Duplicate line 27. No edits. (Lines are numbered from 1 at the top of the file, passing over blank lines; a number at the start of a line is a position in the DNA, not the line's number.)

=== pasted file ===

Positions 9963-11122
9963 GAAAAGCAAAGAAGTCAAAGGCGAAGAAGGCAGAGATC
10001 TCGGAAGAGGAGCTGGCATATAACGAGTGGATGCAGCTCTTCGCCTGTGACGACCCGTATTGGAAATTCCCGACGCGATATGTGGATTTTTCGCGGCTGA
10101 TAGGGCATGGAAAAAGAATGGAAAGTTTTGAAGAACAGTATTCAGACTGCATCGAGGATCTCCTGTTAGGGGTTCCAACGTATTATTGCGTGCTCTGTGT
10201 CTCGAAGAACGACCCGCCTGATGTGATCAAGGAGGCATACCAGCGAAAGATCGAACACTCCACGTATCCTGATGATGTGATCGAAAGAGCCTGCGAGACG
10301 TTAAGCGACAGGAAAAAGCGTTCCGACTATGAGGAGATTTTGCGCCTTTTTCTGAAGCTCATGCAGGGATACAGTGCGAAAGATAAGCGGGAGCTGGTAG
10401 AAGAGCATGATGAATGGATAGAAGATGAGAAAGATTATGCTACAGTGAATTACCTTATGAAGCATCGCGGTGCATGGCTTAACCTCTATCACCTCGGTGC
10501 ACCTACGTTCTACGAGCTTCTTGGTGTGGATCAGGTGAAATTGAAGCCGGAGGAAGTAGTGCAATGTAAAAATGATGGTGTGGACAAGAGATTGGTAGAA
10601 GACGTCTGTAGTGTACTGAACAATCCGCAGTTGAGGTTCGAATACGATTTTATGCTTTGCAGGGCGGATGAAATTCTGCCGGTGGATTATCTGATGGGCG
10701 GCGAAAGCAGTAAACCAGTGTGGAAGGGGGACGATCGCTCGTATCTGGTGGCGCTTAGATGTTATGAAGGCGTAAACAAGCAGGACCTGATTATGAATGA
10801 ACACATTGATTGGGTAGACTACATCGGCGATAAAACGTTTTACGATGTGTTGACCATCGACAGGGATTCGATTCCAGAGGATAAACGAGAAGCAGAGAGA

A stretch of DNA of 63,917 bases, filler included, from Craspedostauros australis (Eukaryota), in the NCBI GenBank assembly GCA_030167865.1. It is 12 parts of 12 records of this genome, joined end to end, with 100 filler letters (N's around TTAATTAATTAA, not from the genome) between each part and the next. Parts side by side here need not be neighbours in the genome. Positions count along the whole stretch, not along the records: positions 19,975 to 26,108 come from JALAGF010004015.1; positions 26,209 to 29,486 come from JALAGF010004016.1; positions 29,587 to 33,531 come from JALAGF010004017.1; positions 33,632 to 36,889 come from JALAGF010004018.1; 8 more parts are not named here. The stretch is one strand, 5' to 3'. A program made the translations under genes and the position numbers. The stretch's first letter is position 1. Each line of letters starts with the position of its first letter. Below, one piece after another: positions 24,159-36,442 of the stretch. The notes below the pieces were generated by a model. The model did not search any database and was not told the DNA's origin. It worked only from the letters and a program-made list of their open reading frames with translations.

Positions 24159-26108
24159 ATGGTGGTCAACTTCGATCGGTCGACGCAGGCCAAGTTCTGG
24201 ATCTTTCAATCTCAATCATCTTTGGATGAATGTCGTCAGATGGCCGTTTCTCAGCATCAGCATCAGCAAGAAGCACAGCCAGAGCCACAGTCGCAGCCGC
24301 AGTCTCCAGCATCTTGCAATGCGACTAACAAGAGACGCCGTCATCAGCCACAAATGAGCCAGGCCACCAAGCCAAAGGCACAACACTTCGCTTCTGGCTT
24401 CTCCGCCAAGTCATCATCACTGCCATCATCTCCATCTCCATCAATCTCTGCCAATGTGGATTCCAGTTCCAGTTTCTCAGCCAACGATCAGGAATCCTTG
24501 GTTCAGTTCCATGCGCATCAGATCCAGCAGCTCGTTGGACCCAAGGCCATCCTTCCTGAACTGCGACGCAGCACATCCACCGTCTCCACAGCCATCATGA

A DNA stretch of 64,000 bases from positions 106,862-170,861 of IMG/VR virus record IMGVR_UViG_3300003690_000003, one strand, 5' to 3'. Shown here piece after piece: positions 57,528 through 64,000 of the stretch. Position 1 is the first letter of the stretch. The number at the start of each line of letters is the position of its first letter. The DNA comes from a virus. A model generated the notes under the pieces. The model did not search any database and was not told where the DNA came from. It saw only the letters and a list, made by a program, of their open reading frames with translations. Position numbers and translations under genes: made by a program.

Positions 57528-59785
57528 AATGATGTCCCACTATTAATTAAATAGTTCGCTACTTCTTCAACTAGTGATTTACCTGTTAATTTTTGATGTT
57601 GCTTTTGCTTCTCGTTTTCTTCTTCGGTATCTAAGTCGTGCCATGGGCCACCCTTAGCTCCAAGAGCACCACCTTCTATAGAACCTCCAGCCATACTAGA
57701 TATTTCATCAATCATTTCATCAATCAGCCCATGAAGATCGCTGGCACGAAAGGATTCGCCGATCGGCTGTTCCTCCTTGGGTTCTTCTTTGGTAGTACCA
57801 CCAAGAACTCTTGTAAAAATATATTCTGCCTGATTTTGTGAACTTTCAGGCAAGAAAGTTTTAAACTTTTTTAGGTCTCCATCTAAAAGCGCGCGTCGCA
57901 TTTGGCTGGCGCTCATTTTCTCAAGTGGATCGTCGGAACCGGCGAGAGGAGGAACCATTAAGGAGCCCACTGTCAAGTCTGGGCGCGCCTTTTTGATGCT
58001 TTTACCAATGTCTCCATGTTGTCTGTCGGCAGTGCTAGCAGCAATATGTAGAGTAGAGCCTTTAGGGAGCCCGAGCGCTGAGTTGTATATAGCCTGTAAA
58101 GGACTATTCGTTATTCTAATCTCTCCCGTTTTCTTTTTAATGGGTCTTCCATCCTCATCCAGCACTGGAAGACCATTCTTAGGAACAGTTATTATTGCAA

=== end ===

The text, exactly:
58101 GGACTATTCGTTATTCTAATCTCTCCCGTTTTCTTTTTAATGGGTCTTCCATCCTCATCCAGCACTGGAAGACCATTCTTAGGAACAGTTATTATTGCAA